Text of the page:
In men and women diagnosed with major depressive disorder, the same genes show the opposite changes. In other words, the molecular underpinnings of depression in men and women may be different. That’s according to a new postmortem brain study published on [March 14] in the journal Biological Psychiatry. The study could in the future help lead to more effective treatments for depression, if it turns out that men and women need different types of treatment.
The study is significant for two reasons. For one, it is the first to suggest an opposing pathology for depression in men and women, which could eventually influence how depression is treated.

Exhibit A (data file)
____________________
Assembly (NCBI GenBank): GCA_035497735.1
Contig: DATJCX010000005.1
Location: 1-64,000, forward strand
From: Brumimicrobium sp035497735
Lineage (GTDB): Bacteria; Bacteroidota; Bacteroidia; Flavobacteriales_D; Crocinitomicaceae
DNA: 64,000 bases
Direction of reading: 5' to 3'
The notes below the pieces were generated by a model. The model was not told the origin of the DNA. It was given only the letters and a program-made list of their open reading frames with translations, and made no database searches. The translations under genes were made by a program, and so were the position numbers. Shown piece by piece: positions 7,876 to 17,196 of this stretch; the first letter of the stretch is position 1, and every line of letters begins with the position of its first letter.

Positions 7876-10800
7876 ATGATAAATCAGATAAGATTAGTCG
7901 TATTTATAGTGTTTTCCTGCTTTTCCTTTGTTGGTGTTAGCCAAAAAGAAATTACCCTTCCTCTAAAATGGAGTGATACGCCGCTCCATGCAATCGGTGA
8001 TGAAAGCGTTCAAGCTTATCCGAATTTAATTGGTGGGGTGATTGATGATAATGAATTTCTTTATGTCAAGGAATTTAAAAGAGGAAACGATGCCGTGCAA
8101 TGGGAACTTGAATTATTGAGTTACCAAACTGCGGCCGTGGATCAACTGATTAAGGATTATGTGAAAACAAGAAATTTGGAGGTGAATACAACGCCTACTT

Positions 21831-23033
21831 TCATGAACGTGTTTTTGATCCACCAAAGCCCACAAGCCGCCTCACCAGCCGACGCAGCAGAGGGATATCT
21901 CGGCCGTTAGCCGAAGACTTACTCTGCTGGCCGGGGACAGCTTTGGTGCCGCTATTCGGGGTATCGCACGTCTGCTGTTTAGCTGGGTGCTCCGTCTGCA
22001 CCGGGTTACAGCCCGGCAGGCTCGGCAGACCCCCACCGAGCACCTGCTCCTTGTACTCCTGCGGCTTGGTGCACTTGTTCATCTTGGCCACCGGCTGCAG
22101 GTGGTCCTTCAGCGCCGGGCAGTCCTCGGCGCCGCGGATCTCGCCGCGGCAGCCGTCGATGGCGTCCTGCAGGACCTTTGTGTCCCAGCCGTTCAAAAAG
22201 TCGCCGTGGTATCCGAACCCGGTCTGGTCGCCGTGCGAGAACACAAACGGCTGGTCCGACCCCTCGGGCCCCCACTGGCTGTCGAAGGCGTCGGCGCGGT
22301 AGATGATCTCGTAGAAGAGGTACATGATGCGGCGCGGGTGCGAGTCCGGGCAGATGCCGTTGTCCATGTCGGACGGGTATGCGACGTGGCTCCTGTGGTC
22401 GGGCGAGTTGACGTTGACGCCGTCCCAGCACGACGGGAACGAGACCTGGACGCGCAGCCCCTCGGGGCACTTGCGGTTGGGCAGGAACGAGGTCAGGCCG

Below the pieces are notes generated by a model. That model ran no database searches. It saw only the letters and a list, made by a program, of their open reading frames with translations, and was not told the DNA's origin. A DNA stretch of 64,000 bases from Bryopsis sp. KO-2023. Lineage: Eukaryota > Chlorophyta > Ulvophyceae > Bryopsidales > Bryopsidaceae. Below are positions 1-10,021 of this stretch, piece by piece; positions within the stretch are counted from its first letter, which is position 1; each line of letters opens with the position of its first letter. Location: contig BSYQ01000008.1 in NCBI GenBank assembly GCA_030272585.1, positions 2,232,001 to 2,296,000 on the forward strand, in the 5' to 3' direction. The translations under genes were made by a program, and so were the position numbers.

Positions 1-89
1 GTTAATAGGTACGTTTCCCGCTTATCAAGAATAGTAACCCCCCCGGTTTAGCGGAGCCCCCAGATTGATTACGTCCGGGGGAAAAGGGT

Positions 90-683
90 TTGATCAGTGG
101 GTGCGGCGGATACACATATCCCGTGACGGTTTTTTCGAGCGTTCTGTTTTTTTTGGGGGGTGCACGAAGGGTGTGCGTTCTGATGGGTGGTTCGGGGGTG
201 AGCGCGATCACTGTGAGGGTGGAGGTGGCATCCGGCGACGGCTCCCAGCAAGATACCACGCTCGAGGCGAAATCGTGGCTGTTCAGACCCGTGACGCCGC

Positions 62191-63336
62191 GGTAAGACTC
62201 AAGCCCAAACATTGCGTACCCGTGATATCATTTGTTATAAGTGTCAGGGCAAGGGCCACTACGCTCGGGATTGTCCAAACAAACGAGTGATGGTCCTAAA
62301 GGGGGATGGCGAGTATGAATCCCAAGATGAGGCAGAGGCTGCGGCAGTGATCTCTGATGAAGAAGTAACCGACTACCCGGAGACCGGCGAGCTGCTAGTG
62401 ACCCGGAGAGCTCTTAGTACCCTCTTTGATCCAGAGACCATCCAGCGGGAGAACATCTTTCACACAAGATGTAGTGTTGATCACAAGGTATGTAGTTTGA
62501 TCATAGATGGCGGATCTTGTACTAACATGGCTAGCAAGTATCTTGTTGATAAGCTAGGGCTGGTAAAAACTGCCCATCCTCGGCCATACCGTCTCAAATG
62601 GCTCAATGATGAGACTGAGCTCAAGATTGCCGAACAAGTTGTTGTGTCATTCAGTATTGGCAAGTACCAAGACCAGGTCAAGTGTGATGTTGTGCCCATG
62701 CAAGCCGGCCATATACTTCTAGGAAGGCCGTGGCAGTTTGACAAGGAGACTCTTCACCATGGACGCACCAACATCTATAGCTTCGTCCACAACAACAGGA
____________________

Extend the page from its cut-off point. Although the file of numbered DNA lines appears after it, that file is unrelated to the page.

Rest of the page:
But the study also highlights the necessity of diversity in scientific study. Major depressive disorder affects women about twice as often as men. Women are also more likely to experience symptoms like weight gain along with depression, suggesting the biological mechanisms at work may be different. But many depression studies only look at men, and ones that look at both sexes do not necessarily differentiate between the two when reporting findings.
The science of genetics overwhelmingly suggests how similar we all really are. But it also underscores how much there is to gain from understanding and embracing how we are different.
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